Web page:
Saturday, July 23, 2011

Beginning Lines and What They Can Do For a Story

We’ve all been told how important the beginning line is to our stories. I found a list of opening lines of well-known books. Would they be acceptable today? Some of them are quite well done, others…well, I am not so sure.

Writing and reading has changed so much over the years that I ponder what an editor or agent would have said to any of the authors of these classics. Opening lines have always been intriguing to me because I can’t write a decent one to save my life.

“Last night I dreamt I went to Manderley again” - Rebecca

“In an old house in Paris that was covered with vines lived twelve little girls in two straight lines.” - Madeline

“Call me Ishmael.” – Moby Dick

“It is a truth universally acknowledged, that a single man in possession of a good fortune must be in want of a wife.” – Pride and Prejudice

“Once upon a midnight dreary, as I pondered weak and weary” – The Raven

“It was the best of times, it was the worst of times” – A tale of two Cities

“Dorothy lived in the midst of the great Kansas prairies, with Uncle Henry, who was a farmer, and Aunt Em, who was the farmer's wife.” – The Wonderful Wizard of Oz

“He was an old man who fished alone in a skiff in the Gulf Stream and he had gone eighty-four days now without taking a fish.” – The Old Man of the Sea

“The cold passed reluctantly from the earth, and the retiring fogs revealed an army stretched out on the hills, resting.” – The Red Badge of Courage

Do you have any favorites? I have always loved the beginning to Rebecca and it calls me back to read the story yet again.

8 comments:

Joan Leacott said...

My favorite will always be the opener to P&P. Usually I don't pay too much attention to opening lines. But recently I read "Long ago and far away..." in a 2011 release. Talk about cliche alert! That book was immediately dumped in my give-away box.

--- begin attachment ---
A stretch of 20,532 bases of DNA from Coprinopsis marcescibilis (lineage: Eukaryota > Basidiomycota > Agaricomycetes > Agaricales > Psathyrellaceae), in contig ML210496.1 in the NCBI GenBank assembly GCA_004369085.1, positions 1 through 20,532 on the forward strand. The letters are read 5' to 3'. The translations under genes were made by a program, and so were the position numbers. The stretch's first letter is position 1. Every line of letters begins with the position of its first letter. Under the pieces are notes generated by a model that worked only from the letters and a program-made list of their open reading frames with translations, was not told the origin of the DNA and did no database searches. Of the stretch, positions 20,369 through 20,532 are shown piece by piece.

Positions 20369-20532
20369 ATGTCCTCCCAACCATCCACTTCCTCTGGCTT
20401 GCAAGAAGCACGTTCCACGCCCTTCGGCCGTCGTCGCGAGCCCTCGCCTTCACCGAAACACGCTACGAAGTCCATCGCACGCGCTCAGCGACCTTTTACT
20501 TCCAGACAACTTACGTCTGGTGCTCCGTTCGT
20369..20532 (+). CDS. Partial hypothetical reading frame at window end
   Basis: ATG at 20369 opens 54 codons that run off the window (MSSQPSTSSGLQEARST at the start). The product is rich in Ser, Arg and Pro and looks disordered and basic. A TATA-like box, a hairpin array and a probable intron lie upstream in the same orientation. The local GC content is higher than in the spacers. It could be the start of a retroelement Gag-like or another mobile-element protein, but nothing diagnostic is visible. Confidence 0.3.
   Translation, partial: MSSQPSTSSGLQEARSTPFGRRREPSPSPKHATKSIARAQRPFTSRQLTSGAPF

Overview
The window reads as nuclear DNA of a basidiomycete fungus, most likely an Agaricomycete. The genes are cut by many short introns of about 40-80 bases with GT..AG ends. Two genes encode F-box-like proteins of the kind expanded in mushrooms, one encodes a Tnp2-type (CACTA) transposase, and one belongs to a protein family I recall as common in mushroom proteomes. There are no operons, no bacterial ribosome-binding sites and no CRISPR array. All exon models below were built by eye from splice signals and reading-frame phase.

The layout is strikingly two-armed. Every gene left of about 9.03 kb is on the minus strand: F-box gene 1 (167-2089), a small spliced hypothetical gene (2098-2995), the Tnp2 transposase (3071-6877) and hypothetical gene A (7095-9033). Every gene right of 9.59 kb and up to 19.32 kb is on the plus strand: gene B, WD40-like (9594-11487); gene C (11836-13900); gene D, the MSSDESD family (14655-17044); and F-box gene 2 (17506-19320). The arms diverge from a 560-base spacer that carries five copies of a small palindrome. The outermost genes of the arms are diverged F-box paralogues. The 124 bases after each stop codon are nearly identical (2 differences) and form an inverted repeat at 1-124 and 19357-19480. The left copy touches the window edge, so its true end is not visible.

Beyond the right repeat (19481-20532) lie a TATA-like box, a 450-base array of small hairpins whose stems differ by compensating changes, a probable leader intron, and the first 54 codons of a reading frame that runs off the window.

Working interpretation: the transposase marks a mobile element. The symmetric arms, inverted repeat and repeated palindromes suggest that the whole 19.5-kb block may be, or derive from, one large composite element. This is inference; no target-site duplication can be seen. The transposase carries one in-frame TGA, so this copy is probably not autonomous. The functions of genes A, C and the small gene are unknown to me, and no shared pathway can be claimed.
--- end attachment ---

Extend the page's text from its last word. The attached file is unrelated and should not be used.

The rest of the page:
Paisley Kirkpatrick said...

I agree, Joan, P&P's opening line always brings Colin Firth's face to my mind. I watched that movie so many times I think I had half of it memorized.

Thanks for stopping by and keeping me company today. :)

Mona Risk said...

Hi Paisley, How could I miss your post! First lines is a favorite subject of mine. I rewrite mines at least twenty times and I often evaluate a book on its first page.
Sorry I was late.

Dawn Marie Hamilton said...

Hi, Paisley. Interesting post. I like the witty first lines by Eloisa James. Here is two examples: "No one dressed to please a husband," from This Duchess of Mine. "Knowing precisely why no one wants to marry you is slim consolation for the truth of it," from Desperate Duchesses.

Paisley Kirkpatrick said...

I'm so glad you found me, Mona. I always have a rough time with beginning lines. I thought some of these were interesting but not too many really propelled you into the story.

Paisley Kirkpatrick said...

Hi Dawn, I love your two examples. I wish I could hire someone to write my opening lines... :(

Thanks for visiting with me.

Josie said...

I haven't opened the book in a long time, so without looking to be sure it's correct, I always loved the opening of "Gone with the Wind".

"Scarlett O'Hara was not beautiful".

Paisley Kirkpatrick said...

You have the first part, Josie. I looked it up - “Scarlett O’Hara was not beautiful, but men seldom realized it.” You're right, that is a perfect line. Isn't it amazing that Margaret Mitchell had no training and this was her first and only novel. A true talent. I loved touring her house when we had our RWA conference in Atlanta. :)

Thanks for stopping by today.